Recognizing scams - Literative

Guide to Recognizing Scams In The Writer’s Market

Jennifer Mendez Writer's Resources

It’s a tale as old as time: artist loves his work, local “prestigious” man notice, and takes the artist for all he’s worth. Yes, the writer’s dreams and goals are to succeed and write for a living. Yes, publishers and agents can make this harder or easier, but there’s more than that. Scam artists can also be added to the list of obstacles.

How does one avoid such scams? How do writers branch out, make connections, and advance their careers without being taken for a ride?

Little to No Detail

First rule of thumb is to ask questions. When a potential client or employer gives you all the project details at once, they have nothing to hide. Things like sharing files, offering instructions, and being available to discuss all project details, are good signs. The opposite is true when it’s a scam. Little to no detail usually means there is something wrong, or at the very least, your client is disorganized and unreliable. Either way, run for the hills!

Scams Start With Short Interviews

Have you ever applied to a job, or been contacted about a potential job, and been through a short and simple interview process? It may sound like a fantastic dream, but it’s actually a dangerous reality. Real, serious, valuable positions require people to sit through an extensive interview, and involve rigorous testing of your knowledge. At the very least, your portfolio is looked over, dissected and questioned to your face. Sorry, but to land the good gigs, you need to impress. What do you have that the other 100 applicants don’t?

If someone boasts that their job is a good stepping stone, and then gives you the job without much of an interview process, then something is wrong. Either their standards are low, because they’re desperate for readership and fresh content, or they’re looking to scam.

Contracts On Hold

This happens when you work freelance through a recruitment agency of some kind, like Upwork. It’s rare for this to happen, but when it does, it’s best to be wary. When a contract is put on hold, the freelance writer cannot, or rather should not, write anything else. Stop in the middle of a sentence, if you have to. The reason for this is because Upwork has noticed something shady on the client side of things. Before the contract can continue, the client needs to resolve matters with Upwork.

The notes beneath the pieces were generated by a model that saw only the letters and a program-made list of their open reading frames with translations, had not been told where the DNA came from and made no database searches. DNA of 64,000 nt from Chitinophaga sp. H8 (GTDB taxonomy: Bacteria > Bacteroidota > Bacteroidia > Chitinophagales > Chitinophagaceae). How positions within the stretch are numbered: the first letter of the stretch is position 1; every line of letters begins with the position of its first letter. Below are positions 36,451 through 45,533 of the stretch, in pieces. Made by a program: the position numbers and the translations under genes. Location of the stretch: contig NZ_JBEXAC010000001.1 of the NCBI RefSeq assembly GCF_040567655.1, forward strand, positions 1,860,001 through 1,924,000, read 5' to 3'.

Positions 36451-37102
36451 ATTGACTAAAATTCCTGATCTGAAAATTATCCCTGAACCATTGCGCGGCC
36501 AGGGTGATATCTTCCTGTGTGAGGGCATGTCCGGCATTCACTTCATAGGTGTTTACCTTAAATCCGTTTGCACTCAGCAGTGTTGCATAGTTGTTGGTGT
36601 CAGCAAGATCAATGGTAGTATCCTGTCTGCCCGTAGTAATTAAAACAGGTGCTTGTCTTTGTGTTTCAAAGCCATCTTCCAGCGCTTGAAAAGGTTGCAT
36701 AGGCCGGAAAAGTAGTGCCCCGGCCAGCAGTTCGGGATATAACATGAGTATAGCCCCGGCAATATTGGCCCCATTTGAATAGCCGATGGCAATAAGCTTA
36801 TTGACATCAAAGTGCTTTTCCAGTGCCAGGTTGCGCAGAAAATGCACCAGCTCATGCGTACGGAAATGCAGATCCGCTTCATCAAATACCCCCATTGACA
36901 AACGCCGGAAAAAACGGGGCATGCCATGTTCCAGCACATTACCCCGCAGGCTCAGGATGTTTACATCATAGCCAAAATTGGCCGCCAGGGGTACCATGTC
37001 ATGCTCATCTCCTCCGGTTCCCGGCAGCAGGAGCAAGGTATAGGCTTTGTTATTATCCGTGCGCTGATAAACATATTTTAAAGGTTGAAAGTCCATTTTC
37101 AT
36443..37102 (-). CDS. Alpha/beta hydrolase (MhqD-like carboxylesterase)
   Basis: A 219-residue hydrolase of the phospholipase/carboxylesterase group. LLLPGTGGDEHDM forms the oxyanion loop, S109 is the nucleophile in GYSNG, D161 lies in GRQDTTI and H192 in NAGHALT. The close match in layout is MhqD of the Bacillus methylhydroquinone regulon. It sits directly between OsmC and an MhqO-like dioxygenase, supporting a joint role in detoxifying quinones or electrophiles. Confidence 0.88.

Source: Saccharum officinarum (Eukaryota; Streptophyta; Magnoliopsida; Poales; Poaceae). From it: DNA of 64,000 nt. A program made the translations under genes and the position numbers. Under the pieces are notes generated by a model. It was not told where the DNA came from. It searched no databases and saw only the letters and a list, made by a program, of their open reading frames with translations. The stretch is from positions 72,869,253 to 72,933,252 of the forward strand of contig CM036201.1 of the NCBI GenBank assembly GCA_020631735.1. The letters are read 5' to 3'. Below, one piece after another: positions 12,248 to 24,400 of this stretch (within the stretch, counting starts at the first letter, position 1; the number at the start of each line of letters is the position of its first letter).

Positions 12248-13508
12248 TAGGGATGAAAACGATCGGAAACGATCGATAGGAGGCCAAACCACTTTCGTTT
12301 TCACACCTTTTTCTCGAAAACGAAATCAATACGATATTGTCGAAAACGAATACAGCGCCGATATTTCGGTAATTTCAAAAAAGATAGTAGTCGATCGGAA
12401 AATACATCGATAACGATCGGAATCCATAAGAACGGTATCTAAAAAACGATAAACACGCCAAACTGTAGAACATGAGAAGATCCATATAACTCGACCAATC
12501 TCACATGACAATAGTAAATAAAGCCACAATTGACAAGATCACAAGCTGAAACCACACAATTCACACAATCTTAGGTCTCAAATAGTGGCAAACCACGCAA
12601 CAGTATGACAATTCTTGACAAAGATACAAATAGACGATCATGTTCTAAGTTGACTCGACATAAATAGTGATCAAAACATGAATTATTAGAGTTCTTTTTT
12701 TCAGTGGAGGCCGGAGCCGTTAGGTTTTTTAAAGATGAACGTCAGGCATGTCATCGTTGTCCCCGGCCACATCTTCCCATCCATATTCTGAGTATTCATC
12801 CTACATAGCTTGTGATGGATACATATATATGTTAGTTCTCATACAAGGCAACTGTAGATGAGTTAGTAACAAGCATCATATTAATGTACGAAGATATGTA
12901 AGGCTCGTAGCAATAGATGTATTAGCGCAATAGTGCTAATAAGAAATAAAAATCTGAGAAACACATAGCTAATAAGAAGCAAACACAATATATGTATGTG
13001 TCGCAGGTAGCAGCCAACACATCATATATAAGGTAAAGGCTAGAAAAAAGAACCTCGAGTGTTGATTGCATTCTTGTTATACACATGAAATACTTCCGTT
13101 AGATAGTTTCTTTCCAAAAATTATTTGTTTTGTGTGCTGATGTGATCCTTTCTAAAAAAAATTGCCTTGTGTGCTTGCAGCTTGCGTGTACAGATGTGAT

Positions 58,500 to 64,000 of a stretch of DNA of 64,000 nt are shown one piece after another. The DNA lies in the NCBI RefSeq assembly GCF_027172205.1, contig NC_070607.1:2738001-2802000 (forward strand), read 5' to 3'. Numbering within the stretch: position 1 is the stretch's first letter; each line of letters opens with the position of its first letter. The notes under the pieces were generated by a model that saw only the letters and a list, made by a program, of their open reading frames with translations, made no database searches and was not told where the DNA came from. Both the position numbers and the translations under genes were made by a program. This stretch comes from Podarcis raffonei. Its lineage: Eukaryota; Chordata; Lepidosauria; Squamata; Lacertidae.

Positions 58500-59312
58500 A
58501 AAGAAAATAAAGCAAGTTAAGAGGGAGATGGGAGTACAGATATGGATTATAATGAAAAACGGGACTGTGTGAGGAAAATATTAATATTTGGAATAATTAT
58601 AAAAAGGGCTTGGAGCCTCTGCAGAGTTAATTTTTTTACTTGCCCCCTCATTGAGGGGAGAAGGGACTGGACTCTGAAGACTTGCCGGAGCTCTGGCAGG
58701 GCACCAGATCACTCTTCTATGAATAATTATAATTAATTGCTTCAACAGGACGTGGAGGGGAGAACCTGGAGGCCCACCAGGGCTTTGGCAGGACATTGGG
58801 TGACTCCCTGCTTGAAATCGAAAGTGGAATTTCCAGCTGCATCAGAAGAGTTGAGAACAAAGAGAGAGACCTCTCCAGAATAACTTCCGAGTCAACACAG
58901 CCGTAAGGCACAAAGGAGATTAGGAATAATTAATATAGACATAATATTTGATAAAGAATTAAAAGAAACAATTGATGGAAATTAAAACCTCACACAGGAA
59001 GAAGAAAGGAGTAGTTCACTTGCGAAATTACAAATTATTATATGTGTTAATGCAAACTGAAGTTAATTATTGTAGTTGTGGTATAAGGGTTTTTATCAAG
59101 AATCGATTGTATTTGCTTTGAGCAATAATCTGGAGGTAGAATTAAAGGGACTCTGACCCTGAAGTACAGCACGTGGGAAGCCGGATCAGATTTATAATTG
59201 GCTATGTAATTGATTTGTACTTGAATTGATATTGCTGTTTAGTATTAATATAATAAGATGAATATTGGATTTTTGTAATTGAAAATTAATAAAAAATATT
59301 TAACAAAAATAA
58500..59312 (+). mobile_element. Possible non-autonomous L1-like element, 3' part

No further details are provided on the issue, since the writer has nothing to do with the problem. However, the possible circumstances could include uncertified payments or account issues. If at any point the recruitment agency/site thinks that they, and you, may not be paid for the work completed, they will put the contract on hold.

Indirect Answers Related to Payment

Normal job interviews end with the “what are you looking to be compensated” question. When a client or employee is serious about the project, and your potential part in it, they will be forward about payment.

Now, if you ask the question prior to this, because they’re not bringing it up at all, you should at least get a solid answer. When you don’t, they are scamming you. Even if it means a low payment for your services, that still constitutes a scam. For instance, if you get offered a work for hire position with a publisher, where you write an entire novel, but get little reward out of it, you’re being scammed. Writing a novel is hard work, there’s a reason they’re not doing it. You need to be earning more for that work than, say $40 – $100.

“Big Deal” Without A Contract In Sight

Chances are most writers you know have been in a position where there’s a big deal client in the picture. Your writer friend is ecstatic, thinking this is the big break. Only, there’s no contract! That’s a major red flag, because for a “big deal” special laws and legal documents are required. Written statements that protect the writer at hand. Without that, the writer runs a risk of being scammed, with their work being stolen for profit.

Remember, there has to be a contract, and it absolutely needs to be read. If at any point there is something not to your liking, speak up and have it changed.

Summary

Scams are everywhere in the writer’s market. Writing is an art form that takes time to craft. Years and years of training and creating stories from nothing. Don’t sell yourself short, and don’t put yourself in positions out of desperation. It’s better to be simple and safe, than wreckless in this business. Measure your steps out carefully. Keep an eye out. Do your reseach and avoid a scam.

About the Author

Jennifer Mendez

Jennifer Mendez has brought insightful articles to Literative.com. From author interviews to how literature meets gaming to expert insight into tools and writing processes, her dedication to helping our author community is quite inspiring. You can find more of her writing at jennifermendez.com.